The VacA is a multifunctional protein, which interferes with several cellular processes including cell death and immune response (Figure 1). Earlier studies showed that the VacA causes the appearance of acidic vacuoles, which are linked to cytoskeletal elements[29,30]. The vacuoles are rich in rab7, a marker for the late endosomes or early lysosomes[30,31]. The VacA is hypothesized to form anion selective channels in these vesicles and hence is classified as ‘pore-forming toxin’[10,31]. Finally, the anion selective channels facilitate chloride ion transport, which results in diffusion of membrane-permeable weak bases, swelling and vacuolation. Several regions of the VacA (like a hydrophobic region near the N-terminal domain, residues 6–27 in p33; a region within the p55, residues 394-422) has been shown to be important, but neither the p33 nor the p55 alone can form vacuoles[10,24]. Presumably, the entire p33 and the N terminal region of the p55 (residues 1-422 or 1-672 according to another report) are required for comprehensive vacuolating activity[24,32].
The VacA is also shown to be localized in mitochondria and due to its pore-forming activity is capable of releasing cytochrome c, a key event that precedes the apoptosis via intrinsic pathway. Consistently, change in mitochondrial lectrochemical membrane potential, the induction of proapoptotic proteins like Bax and Bak as well as cleavage of caspase 3 were confirmed[33-35]. Importantly, this cell death is independent of cell vacuolation. On the other hand, the activation of caspase 8 and caspase 9 mediated apoptosis and caspase-independent programmed necrosis promoting action of VacA were also reported[36,37]. Another study suggested that the low-density lipoprotein receptor-related protein-1 (LRP1) can act as VacA receptor and VacA internalization through this receptor, but not through other receptors like RPTPá, RPTPâ, and fibronectin, facilitates autophagy. The VacA is able to induce p38 mitogen-activated protein kinase (MAPK)/ activating transcription factor 2 (ATF-2) mediated signal transduction pathway, which is also independent of cell vacuolation. The activation of â-catenin signaling by the VacA depends on phosphorylation of Akt at Ser473 in a PI3K dependent pathway. Finally, the H. pylori VacA has strong immunomodulatory actions as it is capable of inhibiting stimulation-induced proliferation of CD4( ) T cells, CD8( ) T cells, and B cells[41,42].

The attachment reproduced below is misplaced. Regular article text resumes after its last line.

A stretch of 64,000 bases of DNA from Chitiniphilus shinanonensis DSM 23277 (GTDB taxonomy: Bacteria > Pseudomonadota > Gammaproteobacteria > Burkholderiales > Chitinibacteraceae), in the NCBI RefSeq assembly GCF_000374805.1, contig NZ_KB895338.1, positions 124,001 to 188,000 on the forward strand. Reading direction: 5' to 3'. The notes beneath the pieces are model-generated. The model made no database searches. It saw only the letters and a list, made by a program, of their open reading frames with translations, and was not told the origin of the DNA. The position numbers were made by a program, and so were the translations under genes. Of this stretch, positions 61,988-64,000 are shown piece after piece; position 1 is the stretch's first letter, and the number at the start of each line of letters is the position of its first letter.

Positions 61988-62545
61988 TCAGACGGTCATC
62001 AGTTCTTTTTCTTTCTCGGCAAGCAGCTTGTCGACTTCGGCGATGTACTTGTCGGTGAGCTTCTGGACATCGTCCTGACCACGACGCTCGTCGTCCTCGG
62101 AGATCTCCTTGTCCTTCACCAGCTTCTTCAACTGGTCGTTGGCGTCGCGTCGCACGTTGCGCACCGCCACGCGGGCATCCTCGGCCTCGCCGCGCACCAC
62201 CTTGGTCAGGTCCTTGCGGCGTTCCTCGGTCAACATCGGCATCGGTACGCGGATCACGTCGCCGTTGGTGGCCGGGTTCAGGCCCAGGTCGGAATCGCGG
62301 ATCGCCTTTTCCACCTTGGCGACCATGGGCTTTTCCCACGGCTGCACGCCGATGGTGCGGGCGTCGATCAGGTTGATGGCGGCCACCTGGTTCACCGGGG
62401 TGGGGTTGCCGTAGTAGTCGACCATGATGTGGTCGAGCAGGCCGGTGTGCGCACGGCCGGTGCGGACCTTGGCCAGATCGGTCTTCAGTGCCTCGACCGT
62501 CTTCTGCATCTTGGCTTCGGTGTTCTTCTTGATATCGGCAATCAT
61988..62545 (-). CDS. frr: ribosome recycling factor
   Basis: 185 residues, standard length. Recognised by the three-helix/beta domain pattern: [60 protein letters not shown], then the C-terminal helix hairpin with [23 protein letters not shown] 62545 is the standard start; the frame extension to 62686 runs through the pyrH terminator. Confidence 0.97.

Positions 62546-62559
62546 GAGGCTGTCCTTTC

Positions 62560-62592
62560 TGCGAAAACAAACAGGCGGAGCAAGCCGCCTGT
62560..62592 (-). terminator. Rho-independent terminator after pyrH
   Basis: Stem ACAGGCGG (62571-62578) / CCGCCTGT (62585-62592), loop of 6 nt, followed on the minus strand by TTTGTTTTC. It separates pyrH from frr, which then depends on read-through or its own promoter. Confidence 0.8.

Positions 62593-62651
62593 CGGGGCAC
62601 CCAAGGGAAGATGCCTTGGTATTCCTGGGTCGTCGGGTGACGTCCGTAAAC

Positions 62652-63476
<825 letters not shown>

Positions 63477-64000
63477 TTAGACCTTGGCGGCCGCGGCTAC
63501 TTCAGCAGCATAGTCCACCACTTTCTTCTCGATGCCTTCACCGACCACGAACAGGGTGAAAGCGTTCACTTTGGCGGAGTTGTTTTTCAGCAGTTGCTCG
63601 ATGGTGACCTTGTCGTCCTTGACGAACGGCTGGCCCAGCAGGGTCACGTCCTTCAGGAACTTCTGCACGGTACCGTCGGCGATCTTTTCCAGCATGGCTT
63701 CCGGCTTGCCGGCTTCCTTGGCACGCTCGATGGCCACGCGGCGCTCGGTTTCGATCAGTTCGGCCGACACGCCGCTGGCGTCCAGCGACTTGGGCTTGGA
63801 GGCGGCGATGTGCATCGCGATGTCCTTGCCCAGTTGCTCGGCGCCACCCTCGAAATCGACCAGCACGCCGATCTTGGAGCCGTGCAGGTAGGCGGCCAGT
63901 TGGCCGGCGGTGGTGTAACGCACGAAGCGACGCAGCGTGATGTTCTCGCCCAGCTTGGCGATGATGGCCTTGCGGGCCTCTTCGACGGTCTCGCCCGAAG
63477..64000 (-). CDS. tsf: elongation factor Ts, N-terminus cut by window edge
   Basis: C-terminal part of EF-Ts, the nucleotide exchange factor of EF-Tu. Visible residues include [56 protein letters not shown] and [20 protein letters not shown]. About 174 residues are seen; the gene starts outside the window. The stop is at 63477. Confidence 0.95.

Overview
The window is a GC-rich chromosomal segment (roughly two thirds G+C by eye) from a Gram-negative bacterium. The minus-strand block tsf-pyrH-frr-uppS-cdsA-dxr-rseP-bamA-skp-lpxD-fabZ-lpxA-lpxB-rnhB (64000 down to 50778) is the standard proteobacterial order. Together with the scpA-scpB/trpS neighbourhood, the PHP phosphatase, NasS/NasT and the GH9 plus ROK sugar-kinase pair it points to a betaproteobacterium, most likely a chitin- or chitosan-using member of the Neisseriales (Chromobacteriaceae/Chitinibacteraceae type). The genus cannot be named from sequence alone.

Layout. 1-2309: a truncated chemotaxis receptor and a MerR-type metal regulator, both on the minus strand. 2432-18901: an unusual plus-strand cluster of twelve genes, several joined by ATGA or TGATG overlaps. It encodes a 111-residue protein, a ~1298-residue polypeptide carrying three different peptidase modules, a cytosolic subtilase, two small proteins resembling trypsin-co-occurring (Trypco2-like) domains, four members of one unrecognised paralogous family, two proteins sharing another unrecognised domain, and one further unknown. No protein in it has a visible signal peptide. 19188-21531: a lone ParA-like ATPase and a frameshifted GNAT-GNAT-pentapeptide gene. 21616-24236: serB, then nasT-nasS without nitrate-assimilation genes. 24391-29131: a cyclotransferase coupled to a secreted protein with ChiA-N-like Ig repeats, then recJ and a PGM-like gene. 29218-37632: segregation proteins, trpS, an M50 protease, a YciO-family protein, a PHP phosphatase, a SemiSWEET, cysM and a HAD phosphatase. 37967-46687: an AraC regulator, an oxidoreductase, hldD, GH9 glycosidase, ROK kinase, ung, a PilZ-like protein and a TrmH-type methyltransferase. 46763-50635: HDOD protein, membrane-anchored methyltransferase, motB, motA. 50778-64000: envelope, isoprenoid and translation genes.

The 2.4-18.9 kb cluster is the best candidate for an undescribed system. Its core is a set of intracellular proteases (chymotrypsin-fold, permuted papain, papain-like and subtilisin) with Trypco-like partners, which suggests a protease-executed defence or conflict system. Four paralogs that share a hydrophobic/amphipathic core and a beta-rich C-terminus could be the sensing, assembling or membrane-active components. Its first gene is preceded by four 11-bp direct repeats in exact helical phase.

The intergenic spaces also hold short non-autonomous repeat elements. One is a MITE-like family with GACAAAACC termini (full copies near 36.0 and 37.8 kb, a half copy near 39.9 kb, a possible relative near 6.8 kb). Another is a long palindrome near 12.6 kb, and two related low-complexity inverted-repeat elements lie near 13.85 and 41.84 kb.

The cytotoxin-associated gene A (cagA).
The CagA protein was discovered because of its strong immunogenicity. Human serum derived from patients, who were infected with toxigenic (VacA expressing) strains of H. pylori reacted strongly with a bacterial protein as discerned by Western blot analyses and ELISA[43,44]. The protein showed slower migration (120-128kDa) than VacA (88-90kDa) in SDS-PAGE and was considerably more immunoreactive than VacA. It was predicted that the expression of this protein was strongly associated with the expression of VacA and was associated with severe clinical outcome. In 1993, the gene that encodes the 120-128kDa immunodominant protein was cloned and expressed by two different groups and since its expression seemed associated with the expression of the vacuolating cytotoxin, the gene was named cytotoxin-associated gene A (cagA)[45,46].
The cagA gene polymorphisms and clinical outcomes.
Analyses of the flanking region of the cagA revealed that the gene is part of a horizontally acquired pathogenicity island (PAI), which is present in ~50–70% of the Western and ~90% of the Asian H. pylori strains. The presence of cagPAI is strongly associated with the presence of vacAs1m1 as well as more severe clinical outcome. The cagPAI shows characteristics that are similar to other bacterial PAIs, like different G C content (~35%) from the rest of the genome (~39%), direct repeats and insertion sequences (eg. IS605). The ~40kb cag-PAI contains genes that encodes a type-IV secretion system and genes that are responsible for inducing IL-8 secretion.
The cagA is present at the right end of the cagPAI. The cagA has a conserved 5′ end region but a highly polymorphic 3′ end region. Phylogenetic analyses using 5′ end conserved nucleotide sequence shows that the cagA of Western H. pylori strains and the cagA of East Asian H. pylori strains are different. However, the differences in sequences are more significant at the 3′ ends of the cagA genes of Western and East Asian strains[49,50]. The cagA 3′ end encodes a stretch of five amino acids motif, EPIYA, and the tyrosine (Y) residue within this motif can become phosphorylated. The number of the EPIYA motifs (usually 3-5 for most strains, but 1 and 2 EPIYA motifs were also reported) and the amino acid sequences among the EPIYA motifs vary between the Western and East Asian H. pylori strains[18,49,51]. The presence of East Asian specific sequence (ESS) in CagA primary structure is hypothesized to be the reason for occurrence of more gastric cancer cases in Japan due to stronger intracellular response than the Western specific (WSS) CagA sequence[49,50]. Between any two EPIYA motifs presence of several discrete motifs (possibly due to recombination events at the 3′ end of the cagA) were also reported[50-53]. Based on PCR, the cagA 3′ end region that encodes the EPIYA motif and adjacent repeat units can be typed and different nomenclatures were proposed[50-52].